Unraveling the Enigma of Ancient Human Sacrifices in China: What the Archeological Records Reveal

Kane Khanh | Archeaology
September 22, 2023
In ancient times, human sacrifices were considered the most effective way to reach the celestial (or underground) office, so ritual murders were widespread almost everywhere.

One way or another all ancient civilizations showed it up, but the first one, comes to mind, is pre-Columbian America, where Incas, the Mayans and especially the Aztecs turned human sacrifices into grandiose ritual performances. The second one, most likely, will be the Celtic civilization. Behind them – Vikings and Germans.

But scientists learned about the terrible details of the practice of sacrifice in the territory of ancient China only recently. When in 1928 excavations began in Yinxiu (literally – “the ruins of the Yin state”), few people assumed that the work would last for decades, and the finds would be literally terribly interesting.

Well in Yinxiu with a pile of fortunetelling bones made of shells of turtles.

Yinxiu is the ruins of the last capital of the Shang dynasty, which ruled China from the 16th to the 11th century BC. Shan is not the most ancient Chinese dynasty, but the first, whose existence is confirmed both by written sources and numerous archaeological finds.

At one time, the occasion for excavations in Yinxiu were unusual artifacts, found here in 1899: the fortunetelling bones. Rather, the mysterious old bones with inscriptions were found here before, but they were used in a completely different area – as a miraculous potion for malaria and stab wounds.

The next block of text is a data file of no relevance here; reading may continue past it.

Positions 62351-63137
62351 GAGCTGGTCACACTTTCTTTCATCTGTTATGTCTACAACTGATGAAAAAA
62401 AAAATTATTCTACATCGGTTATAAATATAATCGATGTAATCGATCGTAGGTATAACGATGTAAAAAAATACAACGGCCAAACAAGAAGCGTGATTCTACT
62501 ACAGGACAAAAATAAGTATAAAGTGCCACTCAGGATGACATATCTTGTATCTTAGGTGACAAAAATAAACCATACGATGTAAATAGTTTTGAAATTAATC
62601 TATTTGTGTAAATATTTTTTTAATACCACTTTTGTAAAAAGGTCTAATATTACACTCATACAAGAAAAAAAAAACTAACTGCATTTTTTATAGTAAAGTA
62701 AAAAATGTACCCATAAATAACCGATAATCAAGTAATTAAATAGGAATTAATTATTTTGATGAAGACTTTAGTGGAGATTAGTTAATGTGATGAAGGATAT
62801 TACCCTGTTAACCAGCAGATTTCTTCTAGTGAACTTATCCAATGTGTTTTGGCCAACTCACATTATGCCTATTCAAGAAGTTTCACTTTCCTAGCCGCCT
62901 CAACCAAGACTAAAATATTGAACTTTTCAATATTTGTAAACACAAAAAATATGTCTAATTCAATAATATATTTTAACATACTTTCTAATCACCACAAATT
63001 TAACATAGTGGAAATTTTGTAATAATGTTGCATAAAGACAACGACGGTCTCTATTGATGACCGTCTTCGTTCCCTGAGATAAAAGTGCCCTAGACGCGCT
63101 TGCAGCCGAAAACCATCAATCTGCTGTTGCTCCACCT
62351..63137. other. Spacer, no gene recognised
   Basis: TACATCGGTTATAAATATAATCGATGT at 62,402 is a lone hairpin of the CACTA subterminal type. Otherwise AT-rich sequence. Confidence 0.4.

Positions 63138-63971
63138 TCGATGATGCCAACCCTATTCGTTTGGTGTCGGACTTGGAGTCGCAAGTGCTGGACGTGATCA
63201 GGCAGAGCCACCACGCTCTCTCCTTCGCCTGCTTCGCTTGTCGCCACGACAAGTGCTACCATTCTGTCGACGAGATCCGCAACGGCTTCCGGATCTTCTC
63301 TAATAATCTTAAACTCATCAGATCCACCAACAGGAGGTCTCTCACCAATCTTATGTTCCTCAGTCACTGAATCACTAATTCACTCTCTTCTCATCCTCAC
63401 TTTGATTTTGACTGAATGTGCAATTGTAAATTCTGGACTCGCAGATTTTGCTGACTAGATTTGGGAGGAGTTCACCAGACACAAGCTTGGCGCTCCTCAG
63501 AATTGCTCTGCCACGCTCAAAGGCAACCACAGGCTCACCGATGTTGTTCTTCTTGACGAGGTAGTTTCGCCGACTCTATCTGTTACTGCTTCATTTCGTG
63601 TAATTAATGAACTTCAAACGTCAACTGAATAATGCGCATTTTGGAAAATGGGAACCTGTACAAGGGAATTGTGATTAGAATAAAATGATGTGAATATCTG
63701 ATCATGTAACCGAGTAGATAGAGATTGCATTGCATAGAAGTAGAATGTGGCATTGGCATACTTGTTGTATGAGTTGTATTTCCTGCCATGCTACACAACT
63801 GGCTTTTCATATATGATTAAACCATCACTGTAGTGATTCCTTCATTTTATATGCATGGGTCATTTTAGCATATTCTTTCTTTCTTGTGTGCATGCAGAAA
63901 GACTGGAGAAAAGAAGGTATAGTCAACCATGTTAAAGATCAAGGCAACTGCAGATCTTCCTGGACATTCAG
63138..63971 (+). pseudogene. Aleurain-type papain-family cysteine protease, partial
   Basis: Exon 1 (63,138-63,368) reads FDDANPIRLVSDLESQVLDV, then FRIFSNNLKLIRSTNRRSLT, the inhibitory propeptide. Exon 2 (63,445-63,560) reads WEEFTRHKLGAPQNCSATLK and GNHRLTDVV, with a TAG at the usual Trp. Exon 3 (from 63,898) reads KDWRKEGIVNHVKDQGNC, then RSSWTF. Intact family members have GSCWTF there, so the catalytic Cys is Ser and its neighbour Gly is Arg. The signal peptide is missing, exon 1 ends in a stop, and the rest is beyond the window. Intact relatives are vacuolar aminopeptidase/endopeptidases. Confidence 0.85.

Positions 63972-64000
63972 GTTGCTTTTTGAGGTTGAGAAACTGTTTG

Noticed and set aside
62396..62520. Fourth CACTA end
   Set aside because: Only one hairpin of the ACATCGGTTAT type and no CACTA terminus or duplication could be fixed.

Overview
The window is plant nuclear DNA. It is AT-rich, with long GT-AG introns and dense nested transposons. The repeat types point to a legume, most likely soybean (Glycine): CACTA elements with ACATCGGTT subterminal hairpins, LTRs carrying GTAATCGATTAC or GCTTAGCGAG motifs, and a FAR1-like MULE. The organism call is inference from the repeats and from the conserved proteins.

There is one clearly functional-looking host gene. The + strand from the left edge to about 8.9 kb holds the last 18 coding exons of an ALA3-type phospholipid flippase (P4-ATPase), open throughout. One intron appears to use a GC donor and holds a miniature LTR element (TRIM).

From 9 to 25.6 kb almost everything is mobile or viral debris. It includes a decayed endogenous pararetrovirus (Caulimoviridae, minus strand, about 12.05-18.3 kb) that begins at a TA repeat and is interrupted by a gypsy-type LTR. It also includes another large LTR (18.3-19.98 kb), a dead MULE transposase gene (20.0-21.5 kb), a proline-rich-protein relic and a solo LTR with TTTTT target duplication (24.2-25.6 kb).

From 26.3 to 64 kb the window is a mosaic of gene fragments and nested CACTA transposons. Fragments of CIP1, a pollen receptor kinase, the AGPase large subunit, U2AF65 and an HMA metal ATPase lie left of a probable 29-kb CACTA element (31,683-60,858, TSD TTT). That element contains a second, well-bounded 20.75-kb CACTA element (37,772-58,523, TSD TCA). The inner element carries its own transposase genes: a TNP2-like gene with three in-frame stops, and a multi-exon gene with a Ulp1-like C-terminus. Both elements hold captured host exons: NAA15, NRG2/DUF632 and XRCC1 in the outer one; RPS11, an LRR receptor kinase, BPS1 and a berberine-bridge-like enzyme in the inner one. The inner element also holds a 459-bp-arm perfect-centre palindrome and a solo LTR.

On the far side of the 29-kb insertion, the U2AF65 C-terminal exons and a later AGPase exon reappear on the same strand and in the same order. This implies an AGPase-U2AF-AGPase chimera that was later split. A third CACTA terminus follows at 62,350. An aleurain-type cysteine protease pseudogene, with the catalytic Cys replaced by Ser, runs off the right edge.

Hieroglyphs carved on ox-bones and tortoiseshells are now recognized as the oldest form of Chinese writing. Deciphering the inscriptions helped restore the entire tree of the rulers of the Shang dynasty and, among other things, learn very unusual details about the life of the state that existed 3100-3600 years ago.

As the excavation progressed, scientists were able to correlate the contents of the inscriptions on the fortunetelling bones with archaeological finds on site. The result was shocking.

Archaeologists have discovered huge number of mass graves in Yinxiu, neatly located throughout the ancient capital. Most of the tombs contained the remains of 10, 30 and 50 people. Scientists have noticed that in the inscriptions on the fortunetelling bones the same figures are mentioned when it comes to human sacrifices in exchange for the opinion of the higher forces on this or that issue.

According to last year, the total number of sacrificial human remains found on the “ruins of Yin”, reached 10 thousand. Over the past year, the numbers have changed: now scientists are already talking about 13 thousand people killed during ritual ceremonies and buried in Yingxiu. Not at once, of course: the researchers believe that such a number of victims “accumulated” for the 255 years that the capital of the Shang Dynasty was in this place.

“On the territory of the royal necropolis, we found the remains of at least 3000 sacrificed people, even more – during the excavation of the royal palace,” – says archaeologist Christina Cheng.
And this is only in Yinxi, the last capital of the Shang dynasty. Such mass burials with mutilated human remains were also found by researchers in other cities of the ancient Chinese state.